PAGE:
Your #1 Source for Pest Control Professionals!

Free Pest Inspection | For Pest Professionals

Rats | Pest Control for Rats

Have you seen a rat, in or around your house or property?  Rats are no laughing matter and create a serious need for a professional pest control company.  It's easy to see why rat populations can grow exponentially. Under ideal conditions, a pair of could produce 15,000 offspring in one year. Fortunately, breeding slows markedly as rat populations increase.  


  • Rats are 12-18 inches long, and weigh up to 16 ounces.
  • Rat muzzles are blunt, and their bodies look thick and heavy.
  • They have small eyes, naked ears, and coarse fur.
  • Rat tails are 6-9 inches long, scaly and nearly naked.
  • They have brown to dark gray fur, with scattered black hairs, and are gray, grayish brown or dirty white underneath.


A rat will shed over 500,000 body hairs each year. Left untouched, a rat's incisor teeth would grow 4 inches in a year. So rats must chew continuously to wear down their incisors. Rats will chew on wood, aluminum siding, wallboard, plaster, paneling, frozen ground, concrete...anything but glass and most metals.

  • Their life expectancy is 9-12 months, although some rats have lived as long as 3 years.
  • They are good swimmers, jumpers and climbers, and they have keen senses of hearing, smell, taste and touch.
  • They are largely nocturnal, leaving their nests to forage at dusk.

Because they are so adept at hiding and scurrying, rats can exist in large numbers unbeknownst to their human neighbors. Unlike mice, rats are fearful of anything new. Even so, they quickly adapt to new places to live, new routines, new places to eat, and new kinds of food.
People see rats more often from April through June (spring breeding), and again in October and November as the season changes. But rats are active year-round. Outdoors, rats burrow in earth banks, along walls, under rubbish or concrete slabs, but they always locate close to sources of food and water. Rats follow the same routes as they make their rounds foraging for food each night, so they leave obvious runways in the grass. Rats often travel under objects like bales, planks, granaries and machinery to conceal their movement. A rat will normally travel no more than 150 feet from its nest, but at harvest time rats will travel much further to forage for corn, wheat or beans left in farm fields.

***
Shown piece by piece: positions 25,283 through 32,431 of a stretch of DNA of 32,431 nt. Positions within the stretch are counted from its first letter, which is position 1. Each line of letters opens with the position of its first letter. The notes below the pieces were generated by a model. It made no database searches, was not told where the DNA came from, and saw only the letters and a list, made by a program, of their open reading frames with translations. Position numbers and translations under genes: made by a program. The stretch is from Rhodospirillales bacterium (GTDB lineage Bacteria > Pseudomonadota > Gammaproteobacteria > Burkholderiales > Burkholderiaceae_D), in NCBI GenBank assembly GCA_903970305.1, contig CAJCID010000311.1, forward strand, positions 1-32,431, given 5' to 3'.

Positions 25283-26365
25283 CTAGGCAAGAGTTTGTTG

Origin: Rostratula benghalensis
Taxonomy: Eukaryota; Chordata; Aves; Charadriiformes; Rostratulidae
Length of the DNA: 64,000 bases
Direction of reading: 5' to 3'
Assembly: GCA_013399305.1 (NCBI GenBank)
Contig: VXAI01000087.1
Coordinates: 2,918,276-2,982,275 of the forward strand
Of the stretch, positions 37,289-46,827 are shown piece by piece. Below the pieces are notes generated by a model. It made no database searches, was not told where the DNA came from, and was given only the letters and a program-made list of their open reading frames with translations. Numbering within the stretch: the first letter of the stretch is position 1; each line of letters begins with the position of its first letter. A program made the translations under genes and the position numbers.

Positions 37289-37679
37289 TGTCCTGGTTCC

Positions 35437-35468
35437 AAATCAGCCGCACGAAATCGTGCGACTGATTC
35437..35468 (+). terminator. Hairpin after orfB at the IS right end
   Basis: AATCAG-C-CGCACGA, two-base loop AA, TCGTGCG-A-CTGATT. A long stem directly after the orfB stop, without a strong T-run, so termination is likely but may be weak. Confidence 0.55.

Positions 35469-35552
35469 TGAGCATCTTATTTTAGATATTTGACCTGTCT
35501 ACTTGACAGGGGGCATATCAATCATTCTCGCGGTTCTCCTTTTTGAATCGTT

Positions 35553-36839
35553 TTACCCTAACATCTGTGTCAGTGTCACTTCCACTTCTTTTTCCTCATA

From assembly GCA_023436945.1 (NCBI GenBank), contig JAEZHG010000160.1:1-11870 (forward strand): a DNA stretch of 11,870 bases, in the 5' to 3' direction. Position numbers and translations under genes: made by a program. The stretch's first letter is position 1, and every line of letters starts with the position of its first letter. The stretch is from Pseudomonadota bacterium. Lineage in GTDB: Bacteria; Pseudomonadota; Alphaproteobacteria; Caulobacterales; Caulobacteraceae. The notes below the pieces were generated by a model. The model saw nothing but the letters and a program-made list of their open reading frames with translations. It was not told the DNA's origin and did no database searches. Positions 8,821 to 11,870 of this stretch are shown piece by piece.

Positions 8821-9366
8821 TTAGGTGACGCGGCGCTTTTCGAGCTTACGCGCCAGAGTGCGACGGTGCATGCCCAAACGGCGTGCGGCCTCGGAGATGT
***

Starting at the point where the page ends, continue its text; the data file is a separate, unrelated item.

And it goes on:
Outdoors or indoors, rats leave obvious oil stains on their trails and entrance holes. They can enter any opening larger than ½-inch in diameter, which means they can squeeze into your home through:

  • the space around a pipe or conduit
  • under the door (especially garage doors that are left open, or do not seal properly)
  • a hole in the screen or floor
  • a gap between a window and its frame

Rats will make holes in walls or floors soon after invasion. Rat holes are circular, average 2-3 inches in diameter, and are usually just inches off the floor. Holes in floors are generally close to walls. Rats leave behind a distinctive musk odor, particularly if they are confined to a small space.

Like mice, rats establish territories and colonies. The dominant male continuously guards his harem of females and aggressively prevents other males from mating. Females actively defend their group against strangers and often nest together. Their nests are constructed from leaves, paper, rags, twigs, or anything else they can find. Rats are nocturnal, but in areas having large rat populations some low ranked rats will forage during the day, because other rats have denied them access to food at night.